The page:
105 Peavey Rd, Suite 116, Chaska, MN 55318
March 28, 2007
MN House Democrats Spurn Parental Rights
Sen. Wergin and Rep. Gottwalt introduce amendments
Most parents are unaware that, in Minnesota, preschool screening includes
mental screening (also called socio-emotional or behavioral screening).
Last year, EdWatch discovered that both the Departments of Health and
implementing universal preschool mental health screening, in spite of
defeat in 2005 and in 2006.
EdWatch printed and distributed
Rights on Preschool Screening" cards to inform parents that they
may refuse any part or all preschool screening, including subjective
socio-emotional (mental health) screening and the states nosy questions
about your family's life (MS 121A.17, Subd. 3e). Districts currently send
out misleading notices referencing only part of the law, saying something
like, "In Minnesota, all children are required to complete Early
Childhood Screening before entering school."
screening infants and preschoolers for mental health is impossible.
Universal preschool mental health screening is not based on objective
medical tests, as advocates would have us believe. It assesses
"behaviors" and leads to inaccurate and dangerous labeling of
children for normal childhood behaviors. It increases already excessively
high over-diagnosis and over-medication of children, especially of boys
Dr. Karen Effrem of EdWatch testified last year in a Minnesota Senate committee
that, "Government-sponsored and controlled universal mental health
screening, no matter how sweetly wrapped in the fig leaf of parental
consent, should never, ever be implemented. It is never, EVER, the proper
role of government," she stated, "to set norms for, assess or
intervene in the thoughts and emotions of free citizens, much less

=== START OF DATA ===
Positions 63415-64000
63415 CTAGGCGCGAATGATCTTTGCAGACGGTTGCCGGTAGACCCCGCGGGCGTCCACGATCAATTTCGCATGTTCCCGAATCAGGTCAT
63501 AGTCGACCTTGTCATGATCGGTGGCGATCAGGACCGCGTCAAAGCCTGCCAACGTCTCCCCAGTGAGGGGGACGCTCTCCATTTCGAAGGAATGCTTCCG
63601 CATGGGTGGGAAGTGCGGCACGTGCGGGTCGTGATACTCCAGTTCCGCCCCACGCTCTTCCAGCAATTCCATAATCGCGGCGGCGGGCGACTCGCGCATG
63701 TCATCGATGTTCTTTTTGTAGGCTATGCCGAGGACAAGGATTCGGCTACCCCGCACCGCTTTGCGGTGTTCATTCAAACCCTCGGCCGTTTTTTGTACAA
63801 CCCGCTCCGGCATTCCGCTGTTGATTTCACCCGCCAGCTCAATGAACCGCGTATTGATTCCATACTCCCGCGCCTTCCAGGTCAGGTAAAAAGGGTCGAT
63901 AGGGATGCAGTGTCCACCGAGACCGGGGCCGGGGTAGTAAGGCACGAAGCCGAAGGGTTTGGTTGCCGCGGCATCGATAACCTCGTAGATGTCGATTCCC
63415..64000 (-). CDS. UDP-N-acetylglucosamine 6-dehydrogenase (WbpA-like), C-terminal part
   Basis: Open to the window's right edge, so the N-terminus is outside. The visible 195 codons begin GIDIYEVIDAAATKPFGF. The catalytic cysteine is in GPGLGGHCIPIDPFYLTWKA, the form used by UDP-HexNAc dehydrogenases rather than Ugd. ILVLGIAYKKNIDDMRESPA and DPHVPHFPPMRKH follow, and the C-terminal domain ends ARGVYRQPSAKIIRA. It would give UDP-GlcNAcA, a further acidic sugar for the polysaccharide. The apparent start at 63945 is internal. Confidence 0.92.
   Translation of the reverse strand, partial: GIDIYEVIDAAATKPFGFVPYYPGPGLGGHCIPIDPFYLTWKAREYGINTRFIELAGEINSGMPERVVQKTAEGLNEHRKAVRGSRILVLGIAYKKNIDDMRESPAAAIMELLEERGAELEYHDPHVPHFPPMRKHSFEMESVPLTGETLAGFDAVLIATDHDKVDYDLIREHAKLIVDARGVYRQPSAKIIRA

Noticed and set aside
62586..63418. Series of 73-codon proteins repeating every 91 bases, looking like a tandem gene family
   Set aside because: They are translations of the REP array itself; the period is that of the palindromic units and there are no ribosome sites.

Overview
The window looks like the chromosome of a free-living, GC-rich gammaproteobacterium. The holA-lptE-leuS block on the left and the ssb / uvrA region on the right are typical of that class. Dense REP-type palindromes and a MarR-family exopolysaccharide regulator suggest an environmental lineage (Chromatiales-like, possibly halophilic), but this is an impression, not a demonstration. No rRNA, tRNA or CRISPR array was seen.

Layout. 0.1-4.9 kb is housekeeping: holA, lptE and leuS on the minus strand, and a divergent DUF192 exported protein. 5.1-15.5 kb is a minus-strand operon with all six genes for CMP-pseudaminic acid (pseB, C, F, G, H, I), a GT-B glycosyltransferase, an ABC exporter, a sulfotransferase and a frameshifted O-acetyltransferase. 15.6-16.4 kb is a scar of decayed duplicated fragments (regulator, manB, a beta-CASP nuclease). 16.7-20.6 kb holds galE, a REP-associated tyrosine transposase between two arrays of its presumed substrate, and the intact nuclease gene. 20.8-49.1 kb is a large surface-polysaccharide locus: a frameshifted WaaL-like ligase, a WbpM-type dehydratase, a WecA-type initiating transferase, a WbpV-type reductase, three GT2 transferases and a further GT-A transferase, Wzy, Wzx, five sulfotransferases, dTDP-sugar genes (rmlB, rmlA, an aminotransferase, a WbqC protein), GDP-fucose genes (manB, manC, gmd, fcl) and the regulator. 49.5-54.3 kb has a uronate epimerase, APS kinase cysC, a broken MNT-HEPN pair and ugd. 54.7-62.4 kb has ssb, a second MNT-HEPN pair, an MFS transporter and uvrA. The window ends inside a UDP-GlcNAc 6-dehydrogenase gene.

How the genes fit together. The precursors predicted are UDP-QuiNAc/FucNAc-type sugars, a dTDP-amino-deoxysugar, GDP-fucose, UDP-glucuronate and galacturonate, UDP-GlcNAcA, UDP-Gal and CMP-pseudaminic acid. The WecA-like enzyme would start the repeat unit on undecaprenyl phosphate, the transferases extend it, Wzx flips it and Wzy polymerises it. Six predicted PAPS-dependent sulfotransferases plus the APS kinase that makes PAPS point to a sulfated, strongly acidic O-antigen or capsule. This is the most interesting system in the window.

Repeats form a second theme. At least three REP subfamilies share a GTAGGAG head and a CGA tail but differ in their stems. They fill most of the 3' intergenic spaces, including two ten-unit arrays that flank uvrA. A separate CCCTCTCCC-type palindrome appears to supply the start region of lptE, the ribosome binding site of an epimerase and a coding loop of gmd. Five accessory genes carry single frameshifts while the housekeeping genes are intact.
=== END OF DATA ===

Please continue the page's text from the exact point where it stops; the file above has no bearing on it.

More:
innocent, vulnerable, and still developing children. It is our thoughts
and emotions that make each of us uniquely and individually human, and we
use these thoughts and emotions to understand the world and maintain our
inalienable right to liberty."
2006, Senate Early Childhood Education Finance Division]
Last week, on Wednesday, March 21st,
Sen. Betsy Wergin
introduced an amendment to the Senate E-12 Education Finance omnibus bill
which would at least require school districts to inform families that
they may sign a statement to release their child from screening.
It is simply a matter of informing parents of what is already in law
-- straightforward support of parental rights. The Wergin amendment passed in the
Education Finance Committee on a
unanimous voice vote.
However, on Monday, March 26th, when
Rep. Steve Gottwalt (R)
introduced the very same amendment to the House omnibus early
childhood bill (HF 1056), his amendment was defeated on a 9 to 4
vote. (Rep. Gottwalt introduced this same language as a
stand-alone bill, HF 2068, which did not receive a hearing). Those
voting yes to inform parents of their legal right to refuse
screening were Rob Eastlund (R),
Pat Garofalo (R),
Steve Gottwalt (R), and
Lynn Wardlow (R).
Those members who smugly and without comment voted to keep parents in the dark
about their right to refuse this sometimes invasive screening were
Nora Slawik (DFL),
David Bly (DFL),
Patti Fritz (DFL),
Scott Kranz (DFL),
Carolyn Laine (DFL),
Erin Murphy (DFL),
Sandra Peterson (DFL),
John Ward (DFL), and
Ryan Winkler (DFL).
According to a survey of members of the American Academy of
Child and Adolescent Psychiatry, 9 out of 10 children who see a
psychiatrist receive a prescription for psychoactive drugs. The
screening instruments are based on highly subjective diagnostic
criteria and are not at all like medical screening tests, such as
for hearing or vision.
In fact, the technical data for the Ages and Stages
questionnaire being used for screening admits that its overall
positive predictive value is only 27%. That means that for every
27 children that are supposedly correctly identified by the
admittedly subjective DSM or other impressionistic screening
instruments, 73 are falsely told that something is wrong with them
and referred for further evaluation. That is worse than a coin flip.
105 Peavey Rd, Suite 116, Chaska, MN 55318
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